1880 S Dairy Ashford Rd, Suite 650, Houston, TX 77077

THE HUNT FOR FTX’S BILLIONS? A mystery worthy of Benoit Blanc.

It came out of nowhere. In just one week, FTX went from the most trusted player in the crypto universe to its most reviled as it lost over $8 billion of customer’s money in less time than it took for Elon Musk to fire everybody at Twitter.

From Bahamian banquets to bankruptcy, FTX’s Sam Bankman-Fried is now the poster child for the collapse of the crypto industry.

Did what happen really happen due to revelations of a lack of simple due diligence that caused a spat between Bankman-Fried and Binance CEO Changpeng Zhao as Zhao expressed skepticism about FTX’s financial stability?

Quickly, with the speed of a drought ignited California forest fire, investors lost confidence in the exchange and a good old fashioned run on Bankman ensued. As FTX had no way to pay those jumping ship, they sought help from Binance, who initially agreed to bail them out, but then, backed away. This simple series of events threatens to damage the entire industry for years to come. It only takes one match to light a fire when you have plenty of fuel and transparency hasn’t rained in years.

But where did the money go? First, large chunks went to pay off risky bets made by Alameda Research, and to increase the finger pointing, Alameda is a hedge fund started by FTX’s founder Bankman-Fried. Criminal fraud charges were brought against Alameda CEO Caroline Ellison and FTX co-founder Gary Wang by the U.S. attorney for the Southern District of New York (SDNY). This means somebody will have a lot of ‘splaining to do, as Bankman-Fried has agreed to be extradited to the U.S. from the Bahamas to face trial in New York City. The bail? $250 million. It just gets richer.

But at the core of the collapse is what can be construed as reliably grifty Ponzi scheme. The collapse of the highly controversial TerraUSD stablecoin may have started a chain reaction that brought down FTX and Alameda. The level of high risk speculation, non-existent bookkeeping, and bad management will make it almost impossible for FTX customers to get their money back.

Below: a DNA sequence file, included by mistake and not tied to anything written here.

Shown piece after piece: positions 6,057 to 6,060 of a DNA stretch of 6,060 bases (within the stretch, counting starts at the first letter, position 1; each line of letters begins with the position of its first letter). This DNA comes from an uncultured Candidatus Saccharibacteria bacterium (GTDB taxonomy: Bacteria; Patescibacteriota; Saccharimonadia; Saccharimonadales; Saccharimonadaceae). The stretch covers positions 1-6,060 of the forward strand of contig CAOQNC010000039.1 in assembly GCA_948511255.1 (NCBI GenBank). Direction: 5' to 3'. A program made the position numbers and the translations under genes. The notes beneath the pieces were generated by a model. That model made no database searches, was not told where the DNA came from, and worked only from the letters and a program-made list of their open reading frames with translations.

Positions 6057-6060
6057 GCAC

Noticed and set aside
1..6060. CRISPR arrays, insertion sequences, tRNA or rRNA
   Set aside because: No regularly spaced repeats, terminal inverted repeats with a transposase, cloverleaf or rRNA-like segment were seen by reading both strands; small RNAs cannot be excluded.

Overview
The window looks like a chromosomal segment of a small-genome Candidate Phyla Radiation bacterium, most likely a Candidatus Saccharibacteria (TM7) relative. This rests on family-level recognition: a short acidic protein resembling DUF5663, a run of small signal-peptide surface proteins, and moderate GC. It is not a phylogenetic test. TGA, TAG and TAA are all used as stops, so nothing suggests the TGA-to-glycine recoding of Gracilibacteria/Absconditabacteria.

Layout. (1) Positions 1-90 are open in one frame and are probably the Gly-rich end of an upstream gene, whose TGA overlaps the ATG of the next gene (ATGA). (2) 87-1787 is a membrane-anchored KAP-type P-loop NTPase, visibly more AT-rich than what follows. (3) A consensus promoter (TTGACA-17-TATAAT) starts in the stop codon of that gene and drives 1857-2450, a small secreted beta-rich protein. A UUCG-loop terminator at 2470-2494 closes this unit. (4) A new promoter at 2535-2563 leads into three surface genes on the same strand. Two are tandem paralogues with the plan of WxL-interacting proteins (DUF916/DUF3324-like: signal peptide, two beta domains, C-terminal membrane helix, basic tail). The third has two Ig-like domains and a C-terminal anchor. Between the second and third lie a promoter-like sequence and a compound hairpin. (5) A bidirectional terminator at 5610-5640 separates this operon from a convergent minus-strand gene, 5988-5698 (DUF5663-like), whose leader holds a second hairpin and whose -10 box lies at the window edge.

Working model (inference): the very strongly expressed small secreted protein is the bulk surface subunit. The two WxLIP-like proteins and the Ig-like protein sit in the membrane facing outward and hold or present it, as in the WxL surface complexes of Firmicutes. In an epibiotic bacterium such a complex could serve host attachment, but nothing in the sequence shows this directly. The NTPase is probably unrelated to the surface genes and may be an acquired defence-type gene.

But the blockchain has a memory, and crypto investigators have been on the trail of FTX’s missing billions by tracking transactions and have discovered that after the already shifty TerraUSD collapsed, hundreds of millions of crypto dollars were transferred from FTX to major crypto lenders.

Political donations and Bahamian real estate empires were the diversions Bankman-Fried engaged in, but it appears those expenses paled in comparison to Alameda’s debts following the Terra crash. If, when and how customer deposits linked to the defunct Alameda get repaid remains a mystery.

So, again, where’s the money?

Regulators already know part of the answer: The Commodity Futures Trading Commission (CFTC) alleges in November that most of the lost customer deposits ended up being used to cover risky bets and debts for Alameda Research.

The clear trail of obfuscation starts in 2017, with Bankman-Fried’s founding of the trading firm Alameda Research (nice touch adding of the noble word “Research”) that made big bets on the crypto ecosystem. Those bets created a fair amount of noise in the market which attracts the first wave of irrational exuberance, formerly called “dumb money.” FTX was founded in pre-pandemic 2019, and allowed investors to buy cryptocurrency and took deposits, much like traditional financial institutions do. Nothing to see here, please move on, or so they thought.

FTX and Alameda were supposed to operate separately from one another, but investigators found evidence that the companies have been commingling without protection since FTX’s inception, with funds flowing lugubriously between them, one pocket replacing what was in the other pocket, and vice versa. Alameda Research used FTX’s funds as an unlimited line of credit, but Alameda was the only account that was allowed to have a negative balance, according to the CFTC. The crypto sleight of hand was at once slick and stupid.

The co-mingling of funds between Alameda and FTX was not on purpose, Bankman-Fried claimed, but resulted from the misreading of “confusing internal labeling.” This is the billion dollar “Oops, I didn’t know!” defense. In the crypto bull market, where digital bulls run freely, billions of dollars flowed, the exuberance was great, and Alameda’s use of FTX funds went largely unnoticed. But then, May 2022, the less-than-stablecoin TerraUSD collapsed, causing a domino effect that wiped out over $400 billion in value in the crypto ecosystem.